Boko Haram kidnaps wife of Cameroon's vice PM, kills at least three
By Tansa Musa YAOUNDE (Reuters) - The wife of Cameroon's vice prime minister was kidnapped and at least three people were killed in an attack by Boko Haram militants in the northern town of Kolofata on Sunday, Cameroon officials said. A local religious leader, or lamido, named Seini Boukar Lamine, who is also the town's mayor, was kidnapped as well, in a separate attack on his home. Boko Haram, the Nigerian Islamist militant group, has stepped up cross-border attacks into Cameroon in recent weeks as Cameroon has deployed troops to the region, joining international efforts to combat the militants.
SAN DIEGO (AP) ? Amid the costumes and fantasy of this weekend's Comic-Con convention, a group of young women drew widespread attention to a very real issue ? allegations of sexual harassment at the annual comic book convention.
NEW YORK (AP) ? Newport Jazz Festival founder George Wein is more interested in where jazz is going than in where it's been as he marks the 60th anniversary of the granddaddy of all outdoor jazz festivals.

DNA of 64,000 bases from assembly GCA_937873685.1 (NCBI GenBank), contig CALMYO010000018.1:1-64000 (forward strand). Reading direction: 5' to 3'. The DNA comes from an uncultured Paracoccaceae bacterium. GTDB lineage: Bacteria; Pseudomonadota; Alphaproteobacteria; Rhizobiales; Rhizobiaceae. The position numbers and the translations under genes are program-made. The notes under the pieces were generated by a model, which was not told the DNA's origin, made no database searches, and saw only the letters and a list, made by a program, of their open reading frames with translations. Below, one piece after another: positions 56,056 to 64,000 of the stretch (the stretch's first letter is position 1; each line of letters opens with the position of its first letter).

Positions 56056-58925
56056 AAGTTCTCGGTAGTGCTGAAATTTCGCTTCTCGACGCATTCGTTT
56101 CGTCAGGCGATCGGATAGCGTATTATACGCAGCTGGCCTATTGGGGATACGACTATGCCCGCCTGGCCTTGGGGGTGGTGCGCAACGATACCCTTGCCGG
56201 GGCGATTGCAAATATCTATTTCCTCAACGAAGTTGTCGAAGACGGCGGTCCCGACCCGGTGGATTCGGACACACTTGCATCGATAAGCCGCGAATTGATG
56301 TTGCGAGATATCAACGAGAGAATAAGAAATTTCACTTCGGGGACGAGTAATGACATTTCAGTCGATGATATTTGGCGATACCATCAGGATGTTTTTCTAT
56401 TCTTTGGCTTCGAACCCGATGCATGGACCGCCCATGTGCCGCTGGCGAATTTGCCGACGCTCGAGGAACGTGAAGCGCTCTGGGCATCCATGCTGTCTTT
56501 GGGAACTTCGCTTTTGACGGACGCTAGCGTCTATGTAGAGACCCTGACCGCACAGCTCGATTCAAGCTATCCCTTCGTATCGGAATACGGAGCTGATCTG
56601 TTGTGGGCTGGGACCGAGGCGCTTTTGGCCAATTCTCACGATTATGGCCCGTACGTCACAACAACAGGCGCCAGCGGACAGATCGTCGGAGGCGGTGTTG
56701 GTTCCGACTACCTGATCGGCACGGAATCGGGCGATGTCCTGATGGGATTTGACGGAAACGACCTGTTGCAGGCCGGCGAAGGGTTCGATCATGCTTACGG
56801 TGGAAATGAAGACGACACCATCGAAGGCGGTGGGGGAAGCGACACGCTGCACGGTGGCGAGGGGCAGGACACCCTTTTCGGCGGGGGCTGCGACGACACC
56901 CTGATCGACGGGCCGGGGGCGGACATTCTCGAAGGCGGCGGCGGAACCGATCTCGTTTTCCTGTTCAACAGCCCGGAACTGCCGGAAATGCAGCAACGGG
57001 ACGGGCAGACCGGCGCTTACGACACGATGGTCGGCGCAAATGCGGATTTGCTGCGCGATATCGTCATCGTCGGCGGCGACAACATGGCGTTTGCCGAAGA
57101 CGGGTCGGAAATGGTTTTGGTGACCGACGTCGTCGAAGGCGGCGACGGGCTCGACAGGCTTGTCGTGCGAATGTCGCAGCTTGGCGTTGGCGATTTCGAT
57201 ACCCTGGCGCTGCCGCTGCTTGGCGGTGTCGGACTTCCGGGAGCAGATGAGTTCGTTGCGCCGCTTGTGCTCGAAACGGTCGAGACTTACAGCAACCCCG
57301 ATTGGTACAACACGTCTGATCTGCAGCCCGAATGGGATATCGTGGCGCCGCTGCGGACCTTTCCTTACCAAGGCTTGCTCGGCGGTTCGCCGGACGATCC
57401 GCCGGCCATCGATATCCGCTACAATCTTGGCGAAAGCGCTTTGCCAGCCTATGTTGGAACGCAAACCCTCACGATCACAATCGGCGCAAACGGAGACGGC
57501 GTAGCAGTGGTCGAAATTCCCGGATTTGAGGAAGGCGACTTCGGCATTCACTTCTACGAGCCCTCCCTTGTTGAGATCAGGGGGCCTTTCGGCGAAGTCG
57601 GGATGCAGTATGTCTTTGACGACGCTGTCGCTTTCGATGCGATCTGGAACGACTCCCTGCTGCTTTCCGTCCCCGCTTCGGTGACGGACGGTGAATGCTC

By John O'Donnell FRANKFURT (Reuters) - With the prospect of stiffer sanctions against Russia rattling confidence in Europe, investors will be looking to the United States and China to underpin the global economy. Wednesday's U.S. gross domestic product (GDP) reading and jobs data on Friday will help markets to judge the strength of the economy's rebound and the likely speed of the Federal Reserve's return to more conventional monetary policy. The Fed meets on Tuesday and Wednesday. "The U.S.-China story is looking more encouraging," said James Knightley, an economist with ING.
Corporate America can learn a lot from a chicken burrito. As many companies struggle to boost prices without alienating consumers, they may want to study Mexican-food chain Chipotle, which has managed to do both. Companies including Chipotle Mexican Grill Inc , Apple Inc and PepsiCo have shown they're able to take advantage of quality, trendiness, and, in the case of Pepsi's snack foods, market dominance, to maintain high prices or even raise them faster than the inflation rate, now at about 2.1 percent in the U.S. Chipotle raised chicken-dish prices by 5 percent this year after leaving them untouched since 2011, and sales went up 29 percent last quarter. The Denver-based Mexican food specialist "has done a great job cultivating a brand that commands pricing power," especially among millennials, who are mainly people in their 20s, said Morningstar analyst R.J. Hottovy.